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Do brands now need a distinct head of content alongside a traditional lead marketer?

The Marketing Society Forum: To keep up with the pace of change, brands have to decide how best to define and conduct their content strategies.

Do brands now need a distinct head of content alongside a traditional lead marketer?

Do brands now need a distinct head of content alongside a traditional lead marketer?

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Each month The Forum questions members of The Marketing Society on a hot topic. For more on membership, visit www.marketing-society.org.uk.

MAYBE

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CHRIS GORELL BARNES, CHIEF EXECUTIVE AND FOUNDER, ADJUST YOUR SET

Brands still have a lot to learn from leaders in the publishing world. Interruption-based, "outbound" marketing is fast losing steam, and with it the traditional brand structures.

Yes, CMOs and heads of digital are starting to recognise the value of content; but with multiple devices and platforms to satisfy - and a wealth of potential output - brands need some new, dedicated knowledge and experience at the table.

The key role isn't necessarily a head of content, but could be a head of publishing or editor, depending on the brand's need.

The future is a reshaped, always-on output comprising regular, lightweight and entertaining customer interactions. When it comes to content strategy, implementation, clever use of data, distribution and evaluation, a specialist agency worth its salt can deliver at every stage. When that agency works with a content specialist brand-side, the campaign takes off.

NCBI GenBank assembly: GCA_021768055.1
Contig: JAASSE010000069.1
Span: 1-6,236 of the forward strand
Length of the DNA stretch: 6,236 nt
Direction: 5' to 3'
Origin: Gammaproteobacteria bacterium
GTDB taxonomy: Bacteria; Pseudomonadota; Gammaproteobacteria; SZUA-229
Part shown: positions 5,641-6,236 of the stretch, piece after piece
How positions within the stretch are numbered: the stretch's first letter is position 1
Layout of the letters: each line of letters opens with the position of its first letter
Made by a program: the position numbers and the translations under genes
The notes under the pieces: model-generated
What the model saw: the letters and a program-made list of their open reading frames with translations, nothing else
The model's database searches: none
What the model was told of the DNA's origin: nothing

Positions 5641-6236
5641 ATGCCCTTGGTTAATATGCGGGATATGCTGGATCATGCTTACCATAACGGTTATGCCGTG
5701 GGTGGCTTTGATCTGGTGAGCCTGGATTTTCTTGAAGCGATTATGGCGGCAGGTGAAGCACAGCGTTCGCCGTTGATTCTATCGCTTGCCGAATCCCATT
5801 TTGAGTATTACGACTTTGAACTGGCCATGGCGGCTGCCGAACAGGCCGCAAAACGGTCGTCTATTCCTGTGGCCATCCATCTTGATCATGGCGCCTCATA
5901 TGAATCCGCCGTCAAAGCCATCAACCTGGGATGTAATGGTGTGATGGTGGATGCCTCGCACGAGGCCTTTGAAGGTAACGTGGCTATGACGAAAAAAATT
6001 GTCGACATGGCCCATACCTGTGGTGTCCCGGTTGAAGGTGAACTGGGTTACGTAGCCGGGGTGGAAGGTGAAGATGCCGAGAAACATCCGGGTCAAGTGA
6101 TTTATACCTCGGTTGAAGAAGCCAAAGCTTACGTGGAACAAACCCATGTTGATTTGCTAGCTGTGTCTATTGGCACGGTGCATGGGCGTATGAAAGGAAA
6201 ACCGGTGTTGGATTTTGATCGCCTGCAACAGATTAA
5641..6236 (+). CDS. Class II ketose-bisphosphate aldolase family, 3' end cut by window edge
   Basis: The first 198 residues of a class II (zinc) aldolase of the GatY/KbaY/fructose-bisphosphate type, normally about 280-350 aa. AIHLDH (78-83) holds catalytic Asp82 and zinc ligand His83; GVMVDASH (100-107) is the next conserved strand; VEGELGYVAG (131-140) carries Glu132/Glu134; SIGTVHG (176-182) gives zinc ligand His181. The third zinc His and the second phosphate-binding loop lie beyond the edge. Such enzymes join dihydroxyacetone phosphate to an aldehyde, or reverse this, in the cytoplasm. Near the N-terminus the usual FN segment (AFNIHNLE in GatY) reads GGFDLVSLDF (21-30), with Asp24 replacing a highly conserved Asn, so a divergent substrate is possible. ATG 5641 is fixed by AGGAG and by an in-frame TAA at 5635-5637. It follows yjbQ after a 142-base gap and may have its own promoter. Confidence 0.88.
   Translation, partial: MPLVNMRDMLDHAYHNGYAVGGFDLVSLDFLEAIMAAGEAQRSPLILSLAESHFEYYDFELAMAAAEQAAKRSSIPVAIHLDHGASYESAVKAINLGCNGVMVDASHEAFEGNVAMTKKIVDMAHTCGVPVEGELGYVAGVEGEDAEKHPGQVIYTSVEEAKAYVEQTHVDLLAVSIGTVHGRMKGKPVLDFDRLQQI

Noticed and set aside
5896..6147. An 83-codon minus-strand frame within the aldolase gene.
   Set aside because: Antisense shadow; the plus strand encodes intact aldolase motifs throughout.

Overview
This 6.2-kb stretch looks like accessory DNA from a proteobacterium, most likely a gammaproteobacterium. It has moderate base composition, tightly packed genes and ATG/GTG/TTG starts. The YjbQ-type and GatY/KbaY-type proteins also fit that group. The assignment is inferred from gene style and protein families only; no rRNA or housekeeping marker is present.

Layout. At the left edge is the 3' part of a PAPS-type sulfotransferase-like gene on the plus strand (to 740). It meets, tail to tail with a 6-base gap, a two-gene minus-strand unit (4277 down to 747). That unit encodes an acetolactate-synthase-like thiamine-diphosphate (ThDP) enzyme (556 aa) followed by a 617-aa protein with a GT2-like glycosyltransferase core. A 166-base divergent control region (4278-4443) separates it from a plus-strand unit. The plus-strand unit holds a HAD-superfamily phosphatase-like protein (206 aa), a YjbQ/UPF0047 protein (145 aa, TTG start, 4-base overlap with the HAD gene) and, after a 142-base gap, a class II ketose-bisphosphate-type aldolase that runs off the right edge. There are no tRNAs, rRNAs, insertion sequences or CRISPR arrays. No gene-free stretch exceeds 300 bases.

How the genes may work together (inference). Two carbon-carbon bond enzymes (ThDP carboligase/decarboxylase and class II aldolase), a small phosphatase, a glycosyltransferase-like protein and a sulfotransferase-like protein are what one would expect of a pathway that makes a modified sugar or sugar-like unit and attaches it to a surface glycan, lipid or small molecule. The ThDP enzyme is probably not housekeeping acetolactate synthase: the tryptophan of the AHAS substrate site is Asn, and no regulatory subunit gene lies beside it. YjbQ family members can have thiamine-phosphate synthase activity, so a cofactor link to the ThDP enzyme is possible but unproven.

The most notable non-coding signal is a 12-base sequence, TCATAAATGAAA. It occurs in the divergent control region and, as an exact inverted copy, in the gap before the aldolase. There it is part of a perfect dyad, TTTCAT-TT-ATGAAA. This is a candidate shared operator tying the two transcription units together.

MAYBE

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GERI RICHARDS, CHIEF EXECUTIVE, PUBLICIS BLUEPRINT

Brands are increasingly bringing in heads of content, content directors, editorial directors and other permutations of the position. But my experience says that these roles are driven predominantly by social-media content.

The question is tied to the definition of content. We've been creating content for savvy brands for many years. For us, the context is richer, long-form content using the crafts of magazine creation and real journalism. It's not the "25-minute engagement medium" for nothing.

Social media is very important, but content is even more effective within a well-thought-out, integrated strategy, reaching out to and engaging customers to an even greater extent. I would like to see content specialists within marketing teams thinking beyond predominant social activity, and looking to leverage broader content-marketing opportunities.

YES

JASON HUGHES, HEAD OF BRANDED CONTENT AND PRODUCT PLACEMENT, BSKYB

Looking at it, as I do, from a B2B commercial perspective, having a specialist head of content at a client, working in tandem with a lead marketer at an organisation to align the wider objectives to deliver specific campaigns, would rapidly grow the market further.

There is clearly increasing commercial investment in paid-for content to market a business or brand, targeting a captive consumer audience online.